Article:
Electric motor shafts

In an effort to educate myself and hopefully gain a 3/4" shaft in the
process I attacked an electric motor I bought for $1 in a garage sale. It
has seen better days. I suspect it powered some sort of woodworking machine
as the whole thing was coated liberally with sawdust inside and out. The
insulation was rotten and falling off the wires. I should mention that
physically it was a big beast but only 1/2hp (the label was barely
readable).
I managed to get the front off. I expected ball bearings supporting the
shaft but there were sleeve bearings at both ends - the front one quite
chewed up which surprised me as the shaft seemed to turn freely. The oiling
port was plugged with sawdust.
I got the fan off and tried to get the rotor off but could not even shift
it. I should say I have never attempted anything similar and use of Workmate
and sledge hammer is probably not the recommended method. I managed to
mushroom the end of the shaft nicely but the rotor would not shift.
The rotor sits on the central part of the shaft which is 1.25" as opposed to
the ends which are 0.75". There appears to be a small key in a slot but
trying to punch it out did not meet with success either.
Questions:
1) Are sleeve bearings usual in electric motors or is this some old, cheap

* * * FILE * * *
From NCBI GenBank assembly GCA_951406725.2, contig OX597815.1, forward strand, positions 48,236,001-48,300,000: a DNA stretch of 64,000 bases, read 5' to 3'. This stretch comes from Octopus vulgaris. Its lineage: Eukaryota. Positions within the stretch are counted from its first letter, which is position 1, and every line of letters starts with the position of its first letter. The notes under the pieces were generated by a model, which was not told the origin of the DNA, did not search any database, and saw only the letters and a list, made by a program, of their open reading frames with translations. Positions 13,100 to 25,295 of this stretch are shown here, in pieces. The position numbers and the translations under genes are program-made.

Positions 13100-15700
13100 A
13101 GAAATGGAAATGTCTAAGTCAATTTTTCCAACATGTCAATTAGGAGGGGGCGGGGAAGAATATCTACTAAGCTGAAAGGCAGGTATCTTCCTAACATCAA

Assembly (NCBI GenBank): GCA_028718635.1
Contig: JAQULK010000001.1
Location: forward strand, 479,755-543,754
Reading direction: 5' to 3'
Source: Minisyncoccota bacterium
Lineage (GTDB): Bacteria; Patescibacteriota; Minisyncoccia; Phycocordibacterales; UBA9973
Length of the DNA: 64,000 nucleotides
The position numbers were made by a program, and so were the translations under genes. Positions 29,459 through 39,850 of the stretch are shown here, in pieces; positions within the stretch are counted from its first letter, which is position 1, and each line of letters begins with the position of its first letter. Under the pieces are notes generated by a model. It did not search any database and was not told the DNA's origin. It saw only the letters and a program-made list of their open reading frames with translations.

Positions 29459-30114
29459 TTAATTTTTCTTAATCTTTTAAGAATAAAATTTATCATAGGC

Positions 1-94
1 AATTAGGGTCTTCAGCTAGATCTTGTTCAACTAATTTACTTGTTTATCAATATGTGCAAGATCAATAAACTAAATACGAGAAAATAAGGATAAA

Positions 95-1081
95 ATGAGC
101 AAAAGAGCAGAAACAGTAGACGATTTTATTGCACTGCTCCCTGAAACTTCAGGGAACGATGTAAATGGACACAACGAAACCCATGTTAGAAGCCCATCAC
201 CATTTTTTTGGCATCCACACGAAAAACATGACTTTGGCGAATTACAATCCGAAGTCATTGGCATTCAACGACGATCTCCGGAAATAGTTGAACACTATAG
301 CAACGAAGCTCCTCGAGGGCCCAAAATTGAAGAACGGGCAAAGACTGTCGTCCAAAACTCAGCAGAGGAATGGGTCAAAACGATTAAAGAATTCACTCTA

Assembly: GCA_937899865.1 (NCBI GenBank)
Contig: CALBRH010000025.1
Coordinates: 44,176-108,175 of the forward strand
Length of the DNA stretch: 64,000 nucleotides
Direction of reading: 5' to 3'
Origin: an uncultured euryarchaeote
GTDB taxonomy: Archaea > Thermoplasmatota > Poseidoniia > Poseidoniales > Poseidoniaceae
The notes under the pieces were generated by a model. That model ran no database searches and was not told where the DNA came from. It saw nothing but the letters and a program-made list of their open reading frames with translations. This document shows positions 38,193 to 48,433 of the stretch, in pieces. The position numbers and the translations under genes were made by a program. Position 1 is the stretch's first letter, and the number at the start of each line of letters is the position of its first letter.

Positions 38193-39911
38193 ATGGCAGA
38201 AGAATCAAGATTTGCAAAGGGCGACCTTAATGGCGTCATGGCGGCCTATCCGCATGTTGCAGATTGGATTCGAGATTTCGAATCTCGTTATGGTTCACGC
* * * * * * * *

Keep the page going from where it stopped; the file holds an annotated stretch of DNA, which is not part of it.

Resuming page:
model?
2) Are shafts in such motor usually machined in one piece or is a 3/4" shaft
rammed into a mandrel to hold the rotor? In spite copious cleaning I cannot
tell for sure.
3) I am puzzled at the inability to shift the rotor. If the sledge hammer
did not do the job is a gear puller (or some other gizmo) likely to succeed
(as well as protect the shaft, of course)?
4) Am I missing some method by which the rotor is held onto the shaft
rendering the sledge hammer ineffective?
Books and Google have been no help. Neither was liberal application of
Liquid Wrench.
Thanks,
Reply to
Michael Koblic
Loading thread data ...
Can you get your $1 back?
Reply to
Buerste
1) properly lubed sleeve bearing have a longer service life in certain applications like furnace blowers. In the 'old' days, they were used in the majority of motors since ball bearings had both shorter life and were much more expensive.